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Cutting red tape for small farms

Comment 12th February 2015

Much of the damage to wildlife results from big farms with big fields all doing the same thing at the same time. Small farms (less then 100 acres) have smaller fields, and have an economic need to do things differently from their neighbours.

Small farms do not get the commercial discounts that their larger neighbours get. They also suffer from having to pay minimum charges for many services required under European Waste Directive etc. Sometimes the minimum charge is larger then the entire profit on small enterprises. Householders get the same ammount of rubbish disposed of free.

Livestock disposal cost is much higher for small farms then for large farms. On one occasion I calculated that we paid more per kilogram to dispose of 2 still born lambs then a large commercial farm paid in fines and disposal costs after illegally disposing of nearly 200tons of carcasses.

Electronic Identification of sheep (EID) costs much more for a small flock then for a large one. Officially the cost is about 60p, but after the cost of the application tool is taken into account it costs about £2.00 a sheep for our flock. (We couldn't possibly buy the machine which reads the tags)

Transport licences: We have a rare breed flock and need to buy in one ram every 3 years to avoid in-breeding. The nearest flock of the same breed is over 100 miles away. (We provide a unique insurance against foot and mouth etc for this breed that only has about 500 sheep in the world) Without a licence we can only transport our sheep 40km. Getting the licence for transporting our own sheep would cost £150 and involve 2 days away from our small business. Paying anyone else to transport them would cost more.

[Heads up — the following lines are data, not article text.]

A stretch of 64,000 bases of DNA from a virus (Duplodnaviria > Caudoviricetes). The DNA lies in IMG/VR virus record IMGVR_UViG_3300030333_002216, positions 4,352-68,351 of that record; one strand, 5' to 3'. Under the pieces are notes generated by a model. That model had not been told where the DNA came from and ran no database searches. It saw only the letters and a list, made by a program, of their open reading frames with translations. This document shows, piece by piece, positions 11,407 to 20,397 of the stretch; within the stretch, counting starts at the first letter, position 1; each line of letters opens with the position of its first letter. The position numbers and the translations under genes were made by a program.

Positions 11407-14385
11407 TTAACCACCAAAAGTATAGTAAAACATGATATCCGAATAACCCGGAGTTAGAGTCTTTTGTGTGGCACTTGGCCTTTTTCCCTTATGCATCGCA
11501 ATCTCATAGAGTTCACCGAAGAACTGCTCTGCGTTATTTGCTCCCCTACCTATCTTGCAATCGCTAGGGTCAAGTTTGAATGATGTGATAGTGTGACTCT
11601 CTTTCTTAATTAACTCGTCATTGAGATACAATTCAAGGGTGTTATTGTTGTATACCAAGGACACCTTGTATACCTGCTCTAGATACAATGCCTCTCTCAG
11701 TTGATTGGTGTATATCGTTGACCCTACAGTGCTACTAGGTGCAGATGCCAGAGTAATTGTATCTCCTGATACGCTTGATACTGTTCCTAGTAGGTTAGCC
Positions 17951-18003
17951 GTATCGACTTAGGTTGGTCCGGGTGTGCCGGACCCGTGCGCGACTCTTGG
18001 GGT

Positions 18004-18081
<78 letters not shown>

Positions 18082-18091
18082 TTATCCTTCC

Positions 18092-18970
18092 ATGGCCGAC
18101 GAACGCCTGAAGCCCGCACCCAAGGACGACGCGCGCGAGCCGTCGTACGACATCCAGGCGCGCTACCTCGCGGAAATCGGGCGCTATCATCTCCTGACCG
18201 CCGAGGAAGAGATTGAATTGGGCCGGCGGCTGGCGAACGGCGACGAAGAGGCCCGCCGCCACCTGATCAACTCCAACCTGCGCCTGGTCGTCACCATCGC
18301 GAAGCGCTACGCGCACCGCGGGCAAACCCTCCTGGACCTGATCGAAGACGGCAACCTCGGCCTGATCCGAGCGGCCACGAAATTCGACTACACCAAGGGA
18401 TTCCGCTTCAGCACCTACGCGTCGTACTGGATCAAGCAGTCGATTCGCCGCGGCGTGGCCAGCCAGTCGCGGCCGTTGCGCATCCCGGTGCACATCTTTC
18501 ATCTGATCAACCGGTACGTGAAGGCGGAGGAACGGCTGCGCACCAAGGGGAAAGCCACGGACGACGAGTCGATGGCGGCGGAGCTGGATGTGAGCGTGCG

Farmers get their ORDERS from DEFRA, and sometimes (in our case) from the Welsh Assembly (WA). The division of responsibilities bewteen these two organisations is not clear. Sometimes the WA website just links straight through to DEFRA, sometimes neither seems to have relavant information.

We have to apply for Rural Payements Agency forms to the local WA Dept of Ag office. We have a very reliable local postal service, but vital Rural Payements Agency forms often go missing. After 10 years, and having completely lost the opportunity to get Single Farm Payments because of undelivered forms, I have only just discovered that the forms are posted to Wales from somewhere in England. What is worse, WA Dept Ag staff do not even know where the forms actually come from! THis makes affective chasing of lost forms almost impossible.

When we were turned down for Single Farm Payment we were told that there was a two stage appeal. We tried the first stage, but couldn't go onto the second stage because the charge was more then we had in the bank, and was about 25% of the payment we would have gained if the appeal was succesful.

Surprisingly, having failed to get SFP we were told we could still get Tyr Cynnal (Entry level environment scheme) We would have to stick to a management scheme. I wrote out a scheme that had succesfully supported summer Grasshopper Warblers and winter Snipe but as soon as I presented it it was screwed up and thrown on the floor. We were told to obey a plan from Brussels. The field cannot be grazed or topped at the time Brussels allows as it is usually waterlogged at that time of year. The field is now swamped with rushes, we have lost the Grasshopper Warblers and Snipe and are losing the very rare Whorled Carraway which used to blossom there. I have seen no new species. Although we run the farm as a nature reserve with 1/2 acres fields the extra boundary regulations took 16% of our land out of production.